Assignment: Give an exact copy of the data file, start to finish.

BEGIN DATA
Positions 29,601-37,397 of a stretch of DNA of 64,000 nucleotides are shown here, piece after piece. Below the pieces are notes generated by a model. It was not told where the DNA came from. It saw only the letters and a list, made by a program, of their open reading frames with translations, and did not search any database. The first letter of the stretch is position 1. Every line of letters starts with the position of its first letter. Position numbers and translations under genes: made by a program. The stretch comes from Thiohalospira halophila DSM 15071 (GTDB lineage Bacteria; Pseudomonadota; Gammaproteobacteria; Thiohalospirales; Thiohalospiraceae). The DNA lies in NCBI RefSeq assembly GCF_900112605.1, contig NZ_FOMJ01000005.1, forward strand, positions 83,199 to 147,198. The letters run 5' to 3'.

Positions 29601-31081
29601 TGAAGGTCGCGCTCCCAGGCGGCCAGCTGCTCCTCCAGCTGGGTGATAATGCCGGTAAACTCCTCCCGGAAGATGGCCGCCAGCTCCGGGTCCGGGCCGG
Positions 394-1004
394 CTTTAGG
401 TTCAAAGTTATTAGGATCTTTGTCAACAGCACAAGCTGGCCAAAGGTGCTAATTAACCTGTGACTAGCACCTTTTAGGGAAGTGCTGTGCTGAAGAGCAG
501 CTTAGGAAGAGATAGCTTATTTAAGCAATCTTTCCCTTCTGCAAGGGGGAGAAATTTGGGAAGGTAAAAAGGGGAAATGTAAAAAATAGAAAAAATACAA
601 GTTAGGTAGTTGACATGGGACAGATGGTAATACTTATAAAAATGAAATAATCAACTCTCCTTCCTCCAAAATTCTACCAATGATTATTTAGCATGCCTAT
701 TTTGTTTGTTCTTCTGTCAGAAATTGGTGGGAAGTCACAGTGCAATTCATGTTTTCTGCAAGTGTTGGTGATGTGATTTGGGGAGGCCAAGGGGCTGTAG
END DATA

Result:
Positions 29,601-37,397 of a stretch of DNA of 64,000 nucleotides are shown here, piece after piece. Below the pieces are notes generated by a model. It was not told where the DNA came from. It saw only the letters and a list, made by a program, of their open reading frames with translations, and did not search any database. The first letter of the stretch is position 1. Every line of letters starts with the position of its first letter. Position numbers and translations under genes: made by a program. The stretch comes from Thiohalospira halophila DSM 15071 (GTDB lineage Bacteria; Pseudomonadota; Gammaproteobacteria; Thiohalospirales; Thiohalospiraceae). The DNA lies in NCBI RefSeq assembly GCF_900112605.1, contig NZ_FOMJ01000005.1, forward strand, positions 83,199 to 147,198. The letters run 5' to 3'.

Positions 29601-31081
29601 TGAAGGTCGCGCTCCCAGGCGGCCAGCTGCTCCTCCAGCTGGGTGATAATGCCGGTAAACTCCTCCCGGAAGATGGCCGCCAGCTCCGGGTCCGGGCCGG
Positions 394-1004
394 CTTTAGG
401 TTCAAAGTTATTAGGATCTTTGTCAACAGCACAAGCTGGCCAAAGGTGCTAATTAACCTGTGACTAGCACCTTTTAGGGAAGTGCTGTGCTGAAGAGCAG
501 CTTAGGAAGAGATAGCTTATTTAAGCAATCTTTCCCTTCTGCAAGGGGGAGAAATTTGGGAAGGTAAAAAGGGGAAATGTAAAAAATAGAAAAAATACAA
601 GTTAGGTAGTTGACATGGGACAGATGGTAATACTTATAAAAATGAAATAATCAACTCTCCTTCCTCCAAAATTCTACCAATGATTATTTAGCATGCCTAT
701 TTTGTTTGTTCTTCTGTCAGAAATTGGTGGGAAGTCACAGTGCAATTCATGTTTTCTGCAAGTGTTGGTGATGTGATTTGGGGAGGCCAAGGGGCTGTAG